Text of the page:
Wednesday, March 26, 2008

Paid by the Hour, Paid by the Job

The Wire, Season Five (2008)
rating: 5 out of 5 cravats
on VHS from ELO

Two nights ago, Elizabeth and I watched "Pangs," the Buffy episode where the vengeance spirit of a bereaved Indian tribe manifests itself as a black bear in Giles' living room and wreaks havoc on Thanksgiving. It's hard to see something so silly and still try to argue that a show like The Wire is historic television, in part because the further TV like Buffy strays from reality, the less I feel that The Wire needs to approximate "real life" to be good. And if we aren't arguing a vision of The Wire as nothing less than the modern American city - and why should we, when it's not? - then can't we forgive the contrivances of the final season for all the things the final five episodes do so well?

Dateline: Sapsville

The truth is, there are lots of plotlines and dei ex machinis in seasons 1-4 that look ridiculous in hindsight (Sobotka sunk by an anonymous FBI agent on the inside? Come on!). But if The Wire can't be more than a well-plotted fiction, it is never, in the end, less than a king stripping some gangster of his gun. Enough five-out-of-five moments and you can field yourself a team. Clay Davis can play. Slim Charles can play. The newsroom stays benched for the season.

Thursday, March 20, 2008

4 Kinds of Light

The Jewel in the Crown (1984)

Passion (1982)

Citizen Kane (1941)

Pierrot le fou (1965)

In a provincial town near modern Pakistan, there is a shrine, believed to be haunted, built near a sidewalk inside the Bibighar Gardens. Passersby hurry home, and lovers meet beneath the eave on rainy evenings. The night of one particular consummation is the sad presage to all fourteen hours of The Jewel in the Crown, but the scene is so personal that it persists in my memory as a spirit guide - a wisp of blue flame - altogether separate from the sickle-specter metaphor of state-making on so misguided a scale.

There is a heart to the heart of the matter, and if one were walking past the garden on a night in July, would there be any difference at all between the two people waiting there, sitting near to one another, and the ghost stories told in nearby cafes and homes? Can one be a ghost merely be looking out from the window of a haunted room?

With our knowledge that the Bibighar Gardens are haunted, the lovers become phantoms even in their moments of ecstasy. And it is memory that makes so lonely a scene from the sidewalk - the actualization of sad stories we remember, or the suggestion that even the physical act of love is reduced to memory, and then nothing, with time.

And yet, we are not ghosts, nor always, like Hari, at the end of our long summer evenings. I do not believe that Jean-Luc Godard is playful in Passion, like some say, but Passion is still a playful film. Characters are caricatures of their own disdain, and even the women are unremarkable except as specimens of youth or the countless browns of the centuries' painters' models' hair. Too much bitterness, even if it is funnier than Godard's critics give him credit for.

It is the images which stand irrefutably, reviving dead tableaux, dead flowers, and the pleasures to be found in the anonymous faces and figures at our heels and our toes in a whole future lifetime's worth of open eyes. Here is how we begin to see again, and not how we compare everything new to what we already remember.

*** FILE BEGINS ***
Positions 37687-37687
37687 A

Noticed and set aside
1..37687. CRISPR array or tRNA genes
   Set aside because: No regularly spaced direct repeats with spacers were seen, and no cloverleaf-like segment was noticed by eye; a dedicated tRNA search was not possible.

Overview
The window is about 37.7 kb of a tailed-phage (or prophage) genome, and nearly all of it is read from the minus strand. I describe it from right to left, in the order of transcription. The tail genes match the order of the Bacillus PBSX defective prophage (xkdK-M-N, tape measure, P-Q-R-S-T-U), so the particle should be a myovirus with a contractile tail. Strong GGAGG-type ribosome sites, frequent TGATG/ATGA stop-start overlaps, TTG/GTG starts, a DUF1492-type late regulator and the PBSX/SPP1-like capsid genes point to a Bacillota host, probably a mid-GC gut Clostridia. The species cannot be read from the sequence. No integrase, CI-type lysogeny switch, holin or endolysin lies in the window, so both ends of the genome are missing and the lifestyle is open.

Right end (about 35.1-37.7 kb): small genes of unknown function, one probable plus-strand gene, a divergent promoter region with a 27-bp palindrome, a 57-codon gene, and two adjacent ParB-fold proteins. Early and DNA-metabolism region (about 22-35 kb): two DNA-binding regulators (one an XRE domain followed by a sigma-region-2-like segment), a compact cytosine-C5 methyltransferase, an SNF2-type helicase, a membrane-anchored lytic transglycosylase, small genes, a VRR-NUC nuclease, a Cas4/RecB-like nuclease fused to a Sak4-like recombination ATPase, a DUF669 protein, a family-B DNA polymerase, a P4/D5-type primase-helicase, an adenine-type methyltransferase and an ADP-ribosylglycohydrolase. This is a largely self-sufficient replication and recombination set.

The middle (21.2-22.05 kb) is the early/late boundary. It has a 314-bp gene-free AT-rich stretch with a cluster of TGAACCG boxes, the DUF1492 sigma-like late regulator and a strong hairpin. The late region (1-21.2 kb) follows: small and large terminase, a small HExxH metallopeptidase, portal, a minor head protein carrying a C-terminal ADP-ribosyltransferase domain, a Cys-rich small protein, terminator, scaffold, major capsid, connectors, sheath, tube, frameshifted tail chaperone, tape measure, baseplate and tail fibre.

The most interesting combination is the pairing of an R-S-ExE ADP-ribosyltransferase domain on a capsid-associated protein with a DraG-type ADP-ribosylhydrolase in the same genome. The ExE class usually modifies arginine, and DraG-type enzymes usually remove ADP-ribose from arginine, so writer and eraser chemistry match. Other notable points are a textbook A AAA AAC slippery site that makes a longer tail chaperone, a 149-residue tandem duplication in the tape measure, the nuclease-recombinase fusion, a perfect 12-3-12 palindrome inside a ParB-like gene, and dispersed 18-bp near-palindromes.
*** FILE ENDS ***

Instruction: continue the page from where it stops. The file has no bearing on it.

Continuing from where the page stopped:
At the moment in Pierrot le fou when Jean-Paul Belmondo impersonates Michel Simone, I thought the voice sounded most like sad Snoopy’s. Belmondo chews cigarettes like toothpicks, which is my own dog’s approach to anything. When I thought how beautiful Anna Karina looks in her pink dress and ballet flats, she reminded me of Elizabeth, who reads Vogue not because she watched movies like Pierrot le fou in high school or college, but because she played with Barbies at age nine.

“In sixty years, when we’re dead,” Ferdinand says, “we’ll know if we were always in love.” The affirmation of a single lifetime as “always” is a romantic assertion, insofar as it resists the legacy of things we think of as permanent or enduring (the paintings by Velázquez that Ferdinand reads about, say, or the book he reads from). At the moment of death, there is no such thing as “timelessness” for a romance of flesh and blood. Life is over; if nothing matters except for the life lived, nothing endures. Except the movie, of course, there to convey its heart imperfectly.

So the shot of the two young women playing tennis that opens Pierrot le fou cannot help but recall François Truffaut’s Les Mistons, at least for me: great movies are a girl with a tennis racket in the sun. But the women are like the rest of it – the neon, the American cars, the comic books – and they are all a feint. The feint implies color and speed, like the oils of the Italian Futurists. Like the Futurists, everyone dies. Marianne has “the eyes of both Aucassin and Nicolette,” says Ferdinand, and if she’s both male and female lover, then Ferdinand makes three. More than three is always a crowd, which is how Godard must have felt by the end of it. So he kills Marianne and Ferdinand, leaving us with only ourselves.

You and me and the birthday cake on the kitchen table - the reassuring, great ideal of today.

As for Orson's part, Citizen Kane is the room filled with silhouettes, smoke, and the light of a newsreel projection, not the girl on a boat from New Jersey. He and Toland made such a team because when the room couldn't accommodate them, they cut holes in the floor and climbed through.